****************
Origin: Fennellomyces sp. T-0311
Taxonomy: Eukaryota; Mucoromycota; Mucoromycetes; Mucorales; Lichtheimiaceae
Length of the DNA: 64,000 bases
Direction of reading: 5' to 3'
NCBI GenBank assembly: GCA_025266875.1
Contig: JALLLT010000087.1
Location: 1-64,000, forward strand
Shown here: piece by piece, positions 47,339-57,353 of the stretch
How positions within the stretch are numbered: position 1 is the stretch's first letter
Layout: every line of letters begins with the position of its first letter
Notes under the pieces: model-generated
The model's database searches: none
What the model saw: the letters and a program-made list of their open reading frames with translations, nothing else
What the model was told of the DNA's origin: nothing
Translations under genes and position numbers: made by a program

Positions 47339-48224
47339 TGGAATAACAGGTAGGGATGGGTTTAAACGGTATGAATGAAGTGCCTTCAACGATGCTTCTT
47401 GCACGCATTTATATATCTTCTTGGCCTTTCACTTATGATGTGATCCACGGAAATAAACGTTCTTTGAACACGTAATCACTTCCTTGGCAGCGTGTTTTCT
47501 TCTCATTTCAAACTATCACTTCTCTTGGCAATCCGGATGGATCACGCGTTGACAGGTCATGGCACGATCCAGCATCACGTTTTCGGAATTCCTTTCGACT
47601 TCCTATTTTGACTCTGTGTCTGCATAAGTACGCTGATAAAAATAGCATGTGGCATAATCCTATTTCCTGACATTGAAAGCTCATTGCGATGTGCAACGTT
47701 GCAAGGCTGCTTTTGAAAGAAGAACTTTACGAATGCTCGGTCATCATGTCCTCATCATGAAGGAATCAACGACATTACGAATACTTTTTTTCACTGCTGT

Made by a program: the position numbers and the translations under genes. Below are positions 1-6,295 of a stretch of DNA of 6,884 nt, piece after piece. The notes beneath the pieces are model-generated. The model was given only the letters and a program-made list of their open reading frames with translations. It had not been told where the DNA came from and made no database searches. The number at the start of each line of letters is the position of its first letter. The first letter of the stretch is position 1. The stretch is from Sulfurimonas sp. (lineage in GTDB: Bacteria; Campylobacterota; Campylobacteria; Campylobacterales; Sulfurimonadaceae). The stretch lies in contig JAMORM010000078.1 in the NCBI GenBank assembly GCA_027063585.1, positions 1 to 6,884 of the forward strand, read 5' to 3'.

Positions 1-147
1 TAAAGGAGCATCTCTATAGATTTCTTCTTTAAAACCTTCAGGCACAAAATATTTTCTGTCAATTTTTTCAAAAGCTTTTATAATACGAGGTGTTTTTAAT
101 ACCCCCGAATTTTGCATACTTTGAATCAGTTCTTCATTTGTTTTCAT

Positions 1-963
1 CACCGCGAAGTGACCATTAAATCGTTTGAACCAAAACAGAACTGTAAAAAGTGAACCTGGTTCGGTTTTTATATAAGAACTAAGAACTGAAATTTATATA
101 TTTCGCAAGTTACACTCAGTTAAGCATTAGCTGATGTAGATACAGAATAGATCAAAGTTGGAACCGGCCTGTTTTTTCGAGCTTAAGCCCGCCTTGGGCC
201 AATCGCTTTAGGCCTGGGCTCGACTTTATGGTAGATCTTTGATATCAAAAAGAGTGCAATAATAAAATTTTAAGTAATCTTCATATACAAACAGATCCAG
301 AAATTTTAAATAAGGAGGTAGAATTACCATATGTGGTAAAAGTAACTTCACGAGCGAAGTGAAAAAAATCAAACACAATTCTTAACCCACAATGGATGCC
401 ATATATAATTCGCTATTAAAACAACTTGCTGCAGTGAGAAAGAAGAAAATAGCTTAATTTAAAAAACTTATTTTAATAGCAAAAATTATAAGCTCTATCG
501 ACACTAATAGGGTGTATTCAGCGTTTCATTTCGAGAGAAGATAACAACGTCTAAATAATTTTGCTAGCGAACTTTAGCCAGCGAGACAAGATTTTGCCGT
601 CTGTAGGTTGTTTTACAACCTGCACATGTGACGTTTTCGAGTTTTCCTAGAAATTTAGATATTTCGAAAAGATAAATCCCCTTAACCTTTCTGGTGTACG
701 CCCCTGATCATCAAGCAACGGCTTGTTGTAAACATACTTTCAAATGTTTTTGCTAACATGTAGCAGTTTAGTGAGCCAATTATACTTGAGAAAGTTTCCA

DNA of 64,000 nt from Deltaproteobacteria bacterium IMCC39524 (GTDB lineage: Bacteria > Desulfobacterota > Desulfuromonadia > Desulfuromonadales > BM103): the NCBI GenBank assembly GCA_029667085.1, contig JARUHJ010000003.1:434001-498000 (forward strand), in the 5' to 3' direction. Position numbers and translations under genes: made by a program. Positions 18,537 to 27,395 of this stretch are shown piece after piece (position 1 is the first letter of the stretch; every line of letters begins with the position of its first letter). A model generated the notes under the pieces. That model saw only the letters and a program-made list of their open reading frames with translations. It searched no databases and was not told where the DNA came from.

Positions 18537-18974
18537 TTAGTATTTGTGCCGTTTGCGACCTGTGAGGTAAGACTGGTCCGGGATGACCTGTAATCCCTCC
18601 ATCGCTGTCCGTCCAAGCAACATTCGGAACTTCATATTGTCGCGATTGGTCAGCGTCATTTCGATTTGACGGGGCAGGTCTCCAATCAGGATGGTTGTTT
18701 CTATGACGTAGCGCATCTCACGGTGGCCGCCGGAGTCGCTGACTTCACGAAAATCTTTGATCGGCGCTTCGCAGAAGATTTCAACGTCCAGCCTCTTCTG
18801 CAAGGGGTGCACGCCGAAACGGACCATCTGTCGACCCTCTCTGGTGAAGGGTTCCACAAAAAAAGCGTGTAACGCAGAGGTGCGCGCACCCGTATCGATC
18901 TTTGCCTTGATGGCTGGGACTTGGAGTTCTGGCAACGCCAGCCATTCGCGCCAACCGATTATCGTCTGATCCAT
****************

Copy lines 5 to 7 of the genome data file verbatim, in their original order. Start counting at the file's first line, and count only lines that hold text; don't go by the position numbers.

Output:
NCBI GenBank assembly: GCA_025266875.1
Contig: JALLLT010000087.1
Location: 1-64,000, forward strand